Working inside a visual scripting program, the course started by creating simple primitive objects and progressed towards aggregating multiple instances of the objects to create a composition that is based on a parametric logic defined by the user. As a kid, most of our childhood dreams might have been wild and adventurous, sometimes in those dreams we find a wormhole that leads to an alternate world like Narnia inside a wardrobe, Platform 9 3/4 in Harry Potter, Tesseract in Marvel, etc. This composition ultimately became a recreation of one of my childhood dreams, where I’m a kid along with my friends witnessing a celestial object floating in a grass field.

Fiction is all about giving a narrative or meaning to something either abstract or conceptual and make the audience experience it like it was real. It is a balancing act—if the creator becomes too fictional, the user loses their attention and it instead becomes chaos. In my experience, the fictional films that had some sort of humane relationship or real-world characteristics were the ones that gave me the best experience of being part of the fictional world. The grass field, the kids, and the mountain line behind helped us to experience this scaled-up torus as a fictional object. The bright red light in the ground is crucial as it draws our eyes to that point and makes us see the torus from the perspective of the kids and gives the viewer that he is part of the experience. The frame is composed in a way that removing any one of these elements from the composition reduces this fictional quality of the frame.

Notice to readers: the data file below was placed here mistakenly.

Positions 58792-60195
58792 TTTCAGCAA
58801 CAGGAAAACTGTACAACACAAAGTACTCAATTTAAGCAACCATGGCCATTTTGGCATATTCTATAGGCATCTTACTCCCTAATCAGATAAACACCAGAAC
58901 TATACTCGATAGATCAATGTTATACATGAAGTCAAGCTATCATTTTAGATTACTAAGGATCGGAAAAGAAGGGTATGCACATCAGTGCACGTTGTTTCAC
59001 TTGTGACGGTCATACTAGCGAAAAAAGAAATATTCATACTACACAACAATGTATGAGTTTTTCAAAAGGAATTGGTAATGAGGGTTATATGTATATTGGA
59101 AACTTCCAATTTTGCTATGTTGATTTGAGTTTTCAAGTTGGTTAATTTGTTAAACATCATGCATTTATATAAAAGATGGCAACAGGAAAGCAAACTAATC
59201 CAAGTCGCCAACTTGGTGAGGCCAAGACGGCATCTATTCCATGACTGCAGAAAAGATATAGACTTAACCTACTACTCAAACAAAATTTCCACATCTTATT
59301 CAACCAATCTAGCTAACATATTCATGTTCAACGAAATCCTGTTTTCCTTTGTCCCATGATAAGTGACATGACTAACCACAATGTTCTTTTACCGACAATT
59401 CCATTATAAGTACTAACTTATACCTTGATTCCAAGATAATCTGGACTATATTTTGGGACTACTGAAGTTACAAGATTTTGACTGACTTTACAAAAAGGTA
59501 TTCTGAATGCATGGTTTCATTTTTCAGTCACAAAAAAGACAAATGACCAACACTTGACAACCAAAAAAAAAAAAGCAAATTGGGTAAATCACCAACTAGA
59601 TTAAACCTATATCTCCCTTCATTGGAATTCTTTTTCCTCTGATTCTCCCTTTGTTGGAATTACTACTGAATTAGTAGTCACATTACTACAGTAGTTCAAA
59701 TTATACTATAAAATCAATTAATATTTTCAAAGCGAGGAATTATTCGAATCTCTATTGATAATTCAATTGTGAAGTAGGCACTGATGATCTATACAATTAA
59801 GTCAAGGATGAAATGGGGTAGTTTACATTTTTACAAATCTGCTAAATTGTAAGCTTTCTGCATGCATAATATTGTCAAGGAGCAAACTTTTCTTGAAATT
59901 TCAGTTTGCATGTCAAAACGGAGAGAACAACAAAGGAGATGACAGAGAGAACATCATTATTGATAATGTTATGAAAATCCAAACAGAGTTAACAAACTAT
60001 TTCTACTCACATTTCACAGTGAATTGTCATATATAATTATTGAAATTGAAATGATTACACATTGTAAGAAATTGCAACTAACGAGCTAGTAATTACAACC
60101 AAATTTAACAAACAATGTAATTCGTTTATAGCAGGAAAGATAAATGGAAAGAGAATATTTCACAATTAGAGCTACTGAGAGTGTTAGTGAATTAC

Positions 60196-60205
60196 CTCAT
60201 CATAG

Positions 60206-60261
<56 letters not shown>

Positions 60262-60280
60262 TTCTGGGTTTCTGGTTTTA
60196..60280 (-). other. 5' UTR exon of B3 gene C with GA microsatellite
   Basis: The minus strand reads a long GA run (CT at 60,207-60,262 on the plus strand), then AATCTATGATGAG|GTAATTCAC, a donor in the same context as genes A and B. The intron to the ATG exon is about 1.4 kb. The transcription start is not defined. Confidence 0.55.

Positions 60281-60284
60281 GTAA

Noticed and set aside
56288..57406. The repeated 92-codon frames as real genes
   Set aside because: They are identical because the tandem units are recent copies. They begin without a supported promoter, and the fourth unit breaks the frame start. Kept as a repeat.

student work render landscape floating glowing shape
Letter ‘C’—Clusters and Compositions Instructor: Curime Batliner, TA: Emily Dinnerman. Tools: Rhinoceros, Grasshopper, Twinmotion. 'Celestial Twilight' - Multitude of C’s coagulates to give a sense of celestial organic material.

How did your interest in architecture and design first develop?